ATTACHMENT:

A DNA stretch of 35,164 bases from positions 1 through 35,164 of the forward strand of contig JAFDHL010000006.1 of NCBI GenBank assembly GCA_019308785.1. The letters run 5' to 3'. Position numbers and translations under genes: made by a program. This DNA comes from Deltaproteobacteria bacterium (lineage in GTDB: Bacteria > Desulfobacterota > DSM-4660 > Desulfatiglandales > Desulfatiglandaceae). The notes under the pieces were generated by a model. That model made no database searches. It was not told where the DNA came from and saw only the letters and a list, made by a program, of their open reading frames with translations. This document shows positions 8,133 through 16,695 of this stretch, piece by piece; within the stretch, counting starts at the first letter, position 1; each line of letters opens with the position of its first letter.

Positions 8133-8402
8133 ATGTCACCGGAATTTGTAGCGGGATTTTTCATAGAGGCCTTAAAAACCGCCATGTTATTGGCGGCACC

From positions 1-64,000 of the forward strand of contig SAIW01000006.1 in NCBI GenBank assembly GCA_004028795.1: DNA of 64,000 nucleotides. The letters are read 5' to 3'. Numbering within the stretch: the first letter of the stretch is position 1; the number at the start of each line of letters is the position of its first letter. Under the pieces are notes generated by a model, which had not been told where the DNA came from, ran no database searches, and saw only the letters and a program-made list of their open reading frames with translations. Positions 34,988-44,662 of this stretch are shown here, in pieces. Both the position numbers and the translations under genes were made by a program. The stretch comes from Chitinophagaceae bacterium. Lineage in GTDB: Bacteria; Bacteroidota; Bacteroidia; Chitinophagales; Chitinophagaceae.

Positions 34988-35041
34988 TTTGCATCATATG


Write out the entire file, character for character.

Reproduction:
A DNA stretch of 35,164 bases from positions 1 through 35,164 of the forward strand of contig JAFDHL010000006.1 of NCBI GenBank assembly GCA_019308785.1. The letters run 5' to 3'. Position numbers and translations under genes: made by a program. This DNA comes from Deltaproteobacteria bacterium (lineage in GTDB: Bacteria > Desulfobacterota > DSM-4660 > Desulfatiglandales > Desulfatiglandaceae). The notes under the pieces were generated by a model. That model made no database searches. It was not told where the DNA came from and saw only the letters and a list, made by a program, of their open reading frames with translations. This document shows positions 8,133 through 16,695 of this stretch, piece by piece; within the stretch, counting starts at the first letter, position 1; each line of letters opens with the position of its first letter.

Positions 8133-8402
8133 ATGTCACCGGAATTTGTAGCGGGATTTTTCATAGAGGCCTTAAAAACCGCCATGTTATTGGCGGCACC

From positions 1-64,000 of the forward strand of contig SAIW01000006.1 in NCBI GenBank assembly GCA_004028795.1: DNA of 64,000 nucleotides. The letters are read 5' to 3'. Numbering within the stretch: the first letter of the stretch is position 1; the number at the start of each line of letters is the position of its first letter. Under the pieces are notes generated by a model, which had not been told where the DNA came from, ran no database searches, and saw only the letters and a program-made list of their open reading frames with translations. Positions 34,988-44,662 of this stretch are shown here, in pieces. Both the position numbers and the translations under genes were made by a program. The stretch comes from Chitinophagaceae bacterium. Lineage in GTDB: Bacteria; Bacteroidota; Bacteroidia; Chitinophagales; Chitinophagaceae.

Positions 34988-35041
34988 TTTGCATCATATG